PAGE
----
I started the thread after thinking about the posts on other threads where some here posted that they would willingly give up certain liberties in a trade for safety. I posted in light of the fact that some of you have contradicted yourselves on that point and may not realize it. Possibly a topic for another debate and we can flesh it out there.
 
Those who believe the thread is about localized police corruption have missed the point. While the NJSP did abuse their power, and were corrupt, they were sanctioned to do so at the highest levels of state government. What's that saying about absolute power corrupting absolutely? The deal with the NJSP is it went the only way it could go. It wasn't just a few bad apples. It was an entire police force, the executive branch of government, the state attorney's generals office, the entire municipal, superior, and supreme court systems, as well as the state assembly and state senate , AND, it was done over a 30 year period! All of these different divsions of government knew what was going on. No one stop it. It was a systemic problem in which the entire government in NJ was on board.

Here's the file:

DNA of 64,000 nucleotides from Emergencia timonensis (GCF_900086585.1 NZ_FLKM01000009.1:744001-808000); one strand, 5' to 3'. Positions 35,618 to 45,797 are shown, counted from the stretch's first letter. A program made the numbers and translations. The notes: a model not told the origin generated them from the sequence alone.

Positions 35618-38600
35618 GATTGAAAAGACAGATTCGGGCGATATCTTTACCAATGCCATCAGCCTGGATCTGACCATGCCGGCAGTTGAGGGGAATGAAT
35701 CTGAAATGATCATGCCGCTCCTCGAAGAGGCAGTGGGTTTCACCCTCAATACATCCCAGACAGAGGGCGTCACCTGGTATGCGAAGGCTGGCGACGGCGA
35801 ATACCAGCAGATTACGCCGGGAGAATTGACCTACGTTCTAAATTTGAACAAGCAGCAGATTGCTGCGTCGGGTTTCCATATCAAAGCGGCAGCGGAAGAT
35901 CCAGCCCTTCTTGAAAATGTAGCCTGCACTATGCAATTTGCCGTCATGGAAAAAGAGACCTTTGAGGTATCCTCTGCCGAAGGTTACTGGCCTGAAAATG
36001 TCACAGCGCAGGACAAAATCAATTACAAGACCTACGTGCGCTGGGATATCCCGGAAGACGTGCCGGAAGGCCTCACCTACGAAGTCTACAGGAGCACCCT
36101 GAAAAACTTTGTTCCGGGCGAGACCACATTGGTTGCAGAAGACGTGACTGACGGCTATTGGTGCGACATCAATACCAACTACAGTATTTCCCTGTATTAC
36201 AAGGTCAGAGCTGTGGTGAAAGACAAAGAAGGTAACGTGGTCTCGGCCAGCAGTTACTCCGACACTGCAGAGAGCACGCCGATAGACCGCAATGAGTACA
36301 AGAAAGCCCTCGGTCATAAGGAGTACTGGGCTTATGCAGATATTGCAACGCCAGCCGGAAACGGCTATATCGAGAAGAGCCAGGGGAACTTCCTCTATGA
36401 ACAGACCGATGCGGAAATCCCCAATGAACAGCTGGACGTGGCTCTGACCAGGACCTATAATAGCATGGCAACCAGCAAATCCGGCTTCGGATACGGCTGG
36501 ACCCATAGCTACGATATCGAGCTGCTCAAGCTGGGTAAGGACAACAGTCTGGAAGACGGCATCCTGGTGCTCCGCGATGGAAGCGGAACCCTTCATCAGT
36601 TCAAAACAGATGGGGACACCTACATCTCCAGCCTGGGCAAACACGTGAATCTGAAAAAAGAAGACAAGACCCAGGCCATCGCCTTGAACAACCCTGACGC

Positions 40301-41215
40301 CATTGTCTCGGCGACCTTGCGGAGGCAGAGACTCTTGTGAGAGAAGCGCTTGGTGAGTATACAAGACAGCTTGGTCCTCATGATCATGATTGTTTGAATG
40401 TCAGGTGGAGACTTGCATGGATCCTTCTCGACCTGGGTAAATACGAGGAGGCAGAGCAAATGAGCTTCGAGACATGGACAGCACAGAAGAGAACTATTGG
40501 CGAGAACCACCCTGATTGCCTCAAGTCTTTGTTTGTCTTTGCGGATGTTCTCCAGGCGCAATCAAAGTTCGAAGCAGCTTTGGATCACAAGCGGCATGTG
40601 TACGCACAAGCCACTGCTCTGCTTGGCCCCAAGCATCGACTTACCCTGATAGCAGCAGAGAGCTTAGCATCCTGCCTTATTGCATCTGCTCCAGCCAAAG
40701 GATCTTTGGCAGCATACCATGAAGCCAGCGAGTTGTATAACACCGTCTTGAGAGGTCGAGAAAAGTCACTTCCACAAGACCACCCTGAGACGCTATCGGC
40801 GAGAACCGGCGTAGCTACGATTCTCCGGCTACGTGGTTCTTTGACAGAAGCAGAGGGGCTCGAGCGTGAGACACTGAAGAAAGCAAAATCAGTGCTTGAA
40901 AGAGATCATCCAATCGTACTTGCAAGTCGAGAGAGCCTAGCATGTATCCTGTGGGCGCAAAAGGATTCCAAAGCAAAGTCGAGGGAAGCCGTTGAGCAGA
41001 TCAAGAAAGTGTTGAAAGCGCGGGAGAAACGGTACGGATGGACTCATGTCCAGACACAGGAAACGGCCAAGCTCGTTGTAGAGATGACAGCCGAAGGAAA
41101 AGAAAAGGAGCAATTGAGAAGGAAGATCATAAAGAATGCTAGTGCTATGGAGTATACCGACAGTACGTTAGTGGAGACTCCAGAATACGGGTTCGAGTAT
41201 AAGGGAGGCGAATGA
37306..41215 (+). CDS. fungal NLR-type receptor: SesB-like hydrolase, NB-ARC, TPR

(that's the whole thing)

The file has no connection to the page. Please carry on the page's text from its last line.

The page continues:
Moraen, I'll answer your question. Neither!

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Punks jump up to get beat down.

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JackBlack wrote:
This is from the NY Times in 2006. The link is:
http://www.nytimes.com/2006/10/31/health/psychology/31book.html?_r=1&ex=1162962000&en=438fcca0c2839726&ei=5065&partner=MYWAY&oref=slogin
Suppose you are standing by a railroad track. Ahead, in a deep cutting from which no escape is possible, five people are walking on the track. You hear a train approaching. Beside you is a lever with which you can switch the train to a sidetrack. One person is walking on the sidetrack. Is it O.K. to pull the lever and save the five people, though one will die? <?: prefix = o ns = "urn:schemas-microsoft-com:office:office" />
Most people say it is.
Assume now you are on a bridge overlooking the track. Ahead, five people on the track are at risk. You can save them by throwing down a heavy object into the path of the approaching train. One is available beside you, in the form of a fat man. Is it O.K. to push him to save the five?
Most people say no, although lives saved and lost are the same as in the first problem.